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Dawn of a Sunny Century:
20th-Century Chinese Paintings from the Yitao Collection

16/5/2015 - 17/10/2015


The exhibition features 40 paintings by 13 Chinese Masters of the 20th century selected from Yitao Collection, ranging from Qi Baishi (1864 -1957), Xu Beihong (1895-1953), Zhang Daqian (1899-1983) to Wu Guanzhong (1919-2010) and Jao Tsung I (1917-), some of which are debuting to the public for the first time. It is an exploration of the artists’ journey in quest of realism and innovation during a period of social and political upheaval and cultural integration with the West.

Message from director

Chinese art carries two objectives: presenting visual scenes and projecting artists’ inner feelings. As early as the New Stone Age, artists painted species on pottery with particular preference for snake, frog, and turtle because of their amphibian qualities. Fish inspired them for its ability to swim and live in water and birds for their might to soar under the sun. From early days, Chinese deployed paintings to express their thoughts.

Their special affinity with animals moved the artists to combine bird claws, snake body, fish scales, horse hair, deer horns, and pig nose to form a crocodile-like dragon. It is of course not a real animal with omnipotent powers. Dragon is the earliest form of xie yi, Chinese expressionistic art.

Art about people first appeared on rock surface with daily life as the main theme. Lines used to depict people might be less realistic but that did not detract from the theme. In the absence of photography, artists had to paint how people looked liked, so-called xie zhen, reality portrayal. Apart from just painting individuals, ancient governments employed this medium with a hidden agenda. Kings of various dynasties ordered artists to paint sages, saints, generals, and loyal officials as role models for countrymen to emulate. Hence portraits served not only art but also politics.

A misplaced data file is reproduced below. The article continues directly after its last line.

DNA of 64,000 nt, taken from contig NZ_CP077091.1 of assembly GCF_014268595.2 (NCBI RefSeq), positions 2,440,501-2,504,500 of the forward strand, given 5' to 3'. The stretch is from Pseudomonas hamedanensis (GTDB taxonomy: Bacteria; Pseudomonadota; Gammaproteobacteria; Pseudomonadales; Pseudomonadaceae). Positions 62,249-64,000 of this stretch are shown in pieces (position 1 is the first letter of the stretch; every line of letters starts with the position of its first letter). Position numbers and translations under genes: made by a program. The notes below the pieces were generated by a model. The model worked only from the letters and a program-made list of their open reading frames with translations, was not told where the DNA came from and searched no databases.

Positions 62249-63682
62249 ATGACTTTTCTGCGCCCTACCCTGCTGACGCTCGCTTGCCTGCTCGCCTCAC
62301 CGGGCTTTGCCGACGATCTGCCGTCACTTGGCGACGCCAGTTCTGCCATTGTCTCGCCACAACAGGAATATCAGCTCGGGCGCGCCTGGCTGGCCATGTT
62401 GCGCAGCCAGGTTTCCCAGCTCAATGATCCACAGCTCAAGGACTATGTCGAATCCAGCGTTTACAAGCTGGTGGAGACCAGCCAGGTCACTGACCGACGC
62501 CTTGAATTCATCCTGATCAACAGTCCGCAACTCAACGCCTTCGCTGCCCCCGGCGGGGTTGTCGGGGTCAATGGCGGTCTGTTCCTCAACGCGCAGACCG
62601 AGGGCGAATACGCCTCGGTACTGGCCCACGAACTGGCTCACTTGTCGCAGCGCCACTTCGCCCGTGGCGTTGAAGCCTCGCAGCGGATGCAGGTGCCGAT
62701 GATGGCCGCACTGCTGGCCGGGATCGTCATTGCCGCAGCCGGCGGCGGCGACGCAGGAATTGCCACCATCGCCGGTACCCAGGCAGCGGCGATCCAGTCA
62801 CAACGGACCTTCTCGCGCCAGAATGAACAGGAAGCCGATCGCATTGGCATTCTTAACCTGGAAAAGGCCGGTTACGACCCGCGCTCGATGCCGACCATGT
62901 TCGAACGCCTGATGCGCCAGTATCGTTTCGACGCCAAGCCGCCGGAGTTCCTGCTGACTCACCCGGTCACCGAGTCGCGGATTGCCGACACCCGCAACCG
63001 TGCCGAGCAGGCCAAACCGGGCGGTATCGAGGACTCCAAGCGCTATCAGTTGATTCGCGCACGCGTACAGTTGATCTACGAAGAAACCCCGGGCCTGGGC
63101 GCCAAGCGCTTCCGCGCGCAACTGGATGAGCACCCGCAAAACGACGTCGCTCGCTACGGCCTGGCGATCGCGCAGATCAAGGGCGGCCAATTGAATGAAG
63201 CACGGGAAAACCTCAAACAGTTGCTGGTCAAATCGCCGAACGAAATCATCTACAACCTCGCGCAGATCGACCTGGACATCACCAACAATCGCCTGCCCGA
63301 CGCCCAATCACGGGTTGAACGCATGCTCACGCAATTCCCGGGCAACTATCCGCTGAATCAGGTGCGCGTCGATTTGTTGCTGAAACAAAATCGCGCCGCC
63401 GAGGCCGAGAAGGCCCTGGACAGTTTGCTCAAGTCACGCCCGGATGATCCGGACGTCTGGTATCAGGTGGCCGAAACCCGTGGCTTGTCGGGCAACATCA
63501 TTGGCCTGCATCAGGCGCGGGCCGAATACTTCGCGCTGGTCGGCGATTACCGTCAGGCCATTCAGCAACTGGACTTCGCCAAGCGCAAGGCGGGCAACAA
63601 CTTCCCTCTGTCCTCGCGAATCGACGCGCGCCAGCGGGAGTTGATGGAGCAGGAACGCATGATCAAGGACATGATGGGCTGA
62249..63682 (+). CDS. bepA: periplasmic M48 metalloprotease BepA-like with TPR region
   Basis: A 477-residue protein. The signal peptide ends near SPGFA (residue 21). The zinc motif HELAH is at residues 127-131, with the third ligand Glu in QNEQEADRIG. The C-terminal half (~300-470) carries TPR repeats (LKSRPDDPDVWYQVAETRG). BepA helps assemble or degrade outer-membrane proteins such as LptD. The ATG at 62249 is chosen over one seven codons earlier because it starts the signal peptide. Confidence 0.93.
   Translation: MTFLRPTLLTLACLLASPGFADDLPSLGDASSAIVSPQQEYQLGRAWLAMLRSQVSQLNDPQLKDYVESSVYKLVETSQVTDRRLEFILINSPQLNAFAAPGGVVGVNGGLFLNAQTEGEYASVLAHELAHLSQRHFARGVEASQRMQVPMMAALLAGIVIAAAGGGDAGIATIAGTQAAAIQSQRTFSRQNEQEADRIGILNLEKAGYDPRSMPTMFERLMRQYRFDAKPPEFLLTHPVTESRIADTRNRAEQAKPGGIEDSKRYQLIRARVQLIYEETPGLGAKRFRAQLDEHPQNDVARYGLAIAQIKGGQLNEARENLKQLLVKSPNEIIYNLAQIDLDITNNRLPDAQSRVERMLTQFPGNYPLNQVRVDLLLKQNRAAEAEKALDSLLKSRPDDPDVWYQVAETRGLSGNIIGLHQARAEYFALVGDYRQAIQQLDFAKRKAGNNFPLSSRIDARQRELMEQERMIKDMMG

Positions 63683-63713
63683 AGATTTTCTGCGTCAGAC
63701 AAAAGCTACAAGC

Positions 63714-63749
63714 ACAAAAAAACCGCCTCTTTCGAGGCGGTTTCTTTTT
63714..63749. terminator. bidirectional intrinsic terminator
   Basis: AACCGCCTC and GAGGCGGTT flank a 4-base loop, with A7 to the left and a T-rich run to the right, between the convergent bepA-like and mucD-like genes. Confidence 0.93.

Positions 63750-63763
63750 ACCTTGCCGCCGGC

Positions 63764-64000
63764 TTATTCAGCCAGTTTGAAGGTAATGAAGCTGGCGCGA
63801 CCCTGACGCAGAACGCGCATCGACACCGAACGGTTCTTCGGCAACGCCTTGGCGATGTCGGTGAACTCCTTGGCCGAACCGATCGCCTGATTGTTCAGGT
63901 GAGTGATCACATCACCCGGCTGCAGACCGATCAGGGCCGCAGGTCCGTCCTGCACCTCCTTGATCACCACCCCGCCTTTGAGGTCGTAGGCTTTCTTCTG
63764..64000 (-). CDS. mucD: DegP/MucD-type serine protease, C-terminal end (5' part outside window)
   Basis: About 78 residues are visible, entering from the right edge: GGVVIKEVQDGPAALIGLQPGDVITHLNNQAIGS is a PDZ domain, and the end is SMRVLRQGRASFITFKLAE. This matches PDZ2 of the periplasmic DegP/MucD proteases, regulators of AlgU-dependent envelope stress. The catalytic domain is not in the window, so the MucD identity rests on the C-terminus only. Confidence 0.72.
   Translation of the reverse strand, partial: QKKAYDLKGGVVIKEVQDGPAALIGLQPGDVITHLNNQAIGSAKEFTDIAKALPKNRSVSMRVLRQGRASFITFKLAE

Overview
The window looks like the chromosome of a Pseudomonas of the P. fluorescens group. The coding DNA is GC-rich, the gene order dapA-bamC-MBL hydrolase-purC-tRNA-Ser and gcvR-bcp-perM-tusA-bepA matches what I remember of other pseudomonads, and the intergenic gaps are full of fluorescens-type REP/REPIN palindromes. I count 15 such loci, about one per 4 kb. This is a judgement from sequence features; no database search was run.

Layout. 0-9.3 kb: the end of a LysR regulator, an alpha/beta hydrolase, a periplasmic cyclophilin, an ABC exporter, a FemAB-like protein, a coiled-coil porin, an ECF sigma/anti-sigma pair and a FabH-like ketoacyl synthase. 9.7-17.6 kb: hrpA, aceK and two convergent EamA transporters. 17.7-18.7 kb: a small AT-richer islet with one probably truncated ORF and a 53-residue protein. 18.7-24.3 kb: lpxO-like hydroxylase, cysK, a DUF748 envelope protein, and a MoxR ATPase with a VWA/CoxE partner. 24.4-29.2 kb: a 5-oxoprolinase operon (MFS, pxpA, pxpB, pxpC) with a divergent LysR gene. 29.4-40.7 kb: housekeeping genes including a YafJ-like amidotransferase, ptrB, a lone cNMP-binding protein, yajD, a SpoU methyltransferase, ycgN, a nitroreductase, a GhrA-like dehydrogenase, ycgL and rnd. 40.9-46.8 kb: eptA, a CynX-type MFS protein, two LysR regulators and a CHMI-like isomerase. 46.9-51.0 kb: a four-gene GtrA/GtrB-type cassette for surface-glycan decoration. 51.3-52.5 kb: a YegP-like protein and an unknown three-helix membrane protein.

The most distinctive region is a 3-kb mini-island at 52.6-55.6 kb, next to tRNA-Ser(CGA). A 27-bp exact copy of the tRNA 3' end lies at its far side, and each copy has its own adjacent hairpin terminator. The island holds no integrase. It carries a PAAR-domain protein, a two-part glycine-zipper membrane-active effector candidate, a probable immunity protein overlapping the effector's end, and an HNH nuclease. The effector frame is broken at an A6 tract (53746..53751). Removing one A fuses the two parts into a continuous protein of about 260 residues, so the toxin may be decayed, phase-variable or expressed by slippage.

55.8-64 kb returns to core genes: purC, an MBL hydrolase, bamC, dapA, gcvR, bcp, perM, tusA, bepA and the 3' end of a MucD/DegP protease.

Buddhism was prevalent from the beginning of Southern and Northern Dynasties. Stories in painting were used to preach. Themes covered people, mountains, trees, rivers and houses. This started the trend in painting sceneries. In the Tang era, the country was peaceful and prosperous. People liked to venture out to appreciate nature. Through observation, artists painted the view, bringing out the mountains and water realistically.

In the Song era, literati held a special status in the society. Their life aim was to attain officialdom by passing public examinations. When they failed to reach their goal, they escaped reality by insulating themselves deep in the mountains. Because of this, they familiarised themselves with nature, and were able to paint it. Their brush strokes depicted mountains, trees and water, with occasional little bridges, lonely boats, and small houses. They also included themselves, making them the only people in the scenery. They appeared small in the painting, emphasising their disillusion in failure. They thought they had a big heart that could accommodate the world, and great ability that could rule the universe but unfortunately they did not succeed for being at the wrong time. What intended to be realistic scenery painting projected expression of feelings instead and these works were called shan shui hua, mountain and water painting, a unique feature of Chinese culture.